Do you ever feel like you aren’t learning your target language quickly enough? That all those hours of studying aren’t helping at all?
Well, you might need to change your technique!
To master a language, you need good learning habits. Try these 7 tips to become a more effective language learner!
1. Have a Clear Goal
Before starting a language course, make sure you know what you want to achieve. Saying that you want to speak a new language is too general; think about why you want to speak it. Maybe you’d like to understand literature in the target language, work in a foreign country, or make new friends. By knowing your goals, you’ll save time by focusing on materials and methods that will help you reach those goals.
2. Make It a Routine
Making language learning a regular part of your daily schedule will help you stay on track. Try to schedule your study sessions for the same time each day so they really become part of your routine. This will also help you avoid cramming (trying to memorize large amounts of information in a short time).
3. Include It in Your Everyday Life
Study sessions are important; they allow you to focus on new material. But you need to do more! You should make your practice part of your everyday activities. Try shopping at a store where you’ll have to use the target language, going to see a new movie in that language, or having coffee and a chat with another language learner. There are a lot of opportunities to practice in the “real world.”
4. Know Your Learning Style
Do you need to look at words, symbols, or charts to understand an idea? You might prefer listening to someone speaking about a topic. Or maybe you learn best by actively participating. When you understand your learning style, you can choose materials that will help you study more effectively.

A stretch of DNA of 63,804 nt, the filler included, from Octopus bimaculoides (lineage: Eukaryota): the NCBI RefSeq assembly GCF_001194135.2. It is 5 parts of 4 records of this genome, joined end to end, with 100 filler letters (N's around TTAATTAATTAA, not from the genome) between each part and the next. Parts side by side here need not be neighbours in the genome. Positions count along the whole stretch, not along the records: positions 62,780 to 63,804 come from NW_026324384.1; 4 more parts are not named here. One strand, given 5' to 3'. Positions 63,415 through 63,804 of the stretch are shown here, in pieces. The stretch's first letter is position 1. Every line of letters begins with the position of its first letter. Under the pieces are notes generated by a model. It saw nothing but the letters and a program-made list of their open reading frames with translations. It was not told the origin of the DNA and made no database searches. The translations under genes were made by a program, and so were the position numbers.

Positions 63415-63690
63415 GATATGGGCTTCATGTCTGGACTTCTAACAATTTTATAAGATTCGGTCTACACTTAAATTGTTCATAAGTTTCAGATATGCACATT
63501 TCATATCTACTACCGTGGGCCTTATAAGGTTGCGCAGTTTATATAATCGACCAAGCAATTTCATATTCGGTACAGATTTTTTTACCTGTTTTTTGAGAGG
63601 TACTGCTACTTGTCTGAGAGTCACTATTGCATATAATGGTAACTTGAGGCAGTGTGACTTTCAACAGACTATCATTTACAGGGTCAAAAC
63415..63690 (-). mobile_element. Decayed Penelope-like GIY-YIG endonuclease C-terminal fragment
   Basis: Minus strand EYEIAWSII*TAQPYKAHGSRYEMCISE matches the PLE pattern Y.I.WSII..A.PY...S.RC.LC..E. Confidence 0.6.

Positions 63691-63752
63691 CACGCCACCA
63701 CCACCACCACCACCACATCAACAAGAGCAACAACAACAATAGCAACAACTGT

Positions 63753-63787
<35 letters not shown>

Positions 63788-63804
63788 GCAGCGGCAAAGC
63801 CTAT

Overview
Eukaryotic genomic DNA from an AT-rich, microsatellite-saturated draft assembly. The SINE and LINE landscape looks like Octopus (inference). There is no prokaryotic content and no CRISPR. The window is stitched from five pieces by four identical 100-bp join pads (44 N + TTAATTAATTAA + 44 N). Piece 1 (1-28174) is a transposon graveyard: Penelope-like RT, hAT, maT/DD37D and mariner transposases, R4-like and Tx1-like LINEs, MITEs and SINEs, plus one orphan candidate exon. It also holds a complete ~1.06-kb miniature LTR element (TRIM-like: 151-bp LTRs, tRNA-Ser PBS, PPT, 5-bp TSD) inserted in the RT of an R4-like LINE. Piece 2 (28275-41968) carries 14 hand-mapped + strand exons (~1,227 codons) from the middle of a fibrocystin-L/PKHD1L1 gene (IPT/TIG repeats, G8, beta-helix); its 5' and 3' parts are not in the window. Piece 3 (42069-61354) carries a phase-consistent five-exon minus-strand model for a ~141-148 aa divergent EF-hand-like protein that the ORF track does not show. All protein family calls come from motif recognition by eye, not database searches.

5. Review to Remember
Trying to rush through new topics isn’t a useful way to learn. You’ll remember the material for a short time, but you’ll soon forget. Part of effective learning is review. By reviewing regularly, you’ll help move the information from your short-term to long-term memory. Try starting each study session with a 10-minute review of what you learned the previous day.
6. Welcome Mistakes
Nobody likes making mistakes. In fact, most people try very hard to avoid them. But mistakes are great teachers. Making an error, focusing on it, and correcting it can actually help you learn. When you make and correct a language mistake, you’ll remember it later and will be less likely to repeat it.
7. Observe Native Speakers
To truly master a language, you need to think about more than just grammar and sentence structure. Watch and listen to native speakers’ use of slang, intonation, body language, hand gestures, and eye contact. These are the things that can bring your language skills to the next level.
Trying to become fluent in a new language can be slow and frustrating. Luckily, there are things you can do to improve your experience. Try adopting these habits to learn better and more easily.
“Include It in Your Everyday Life”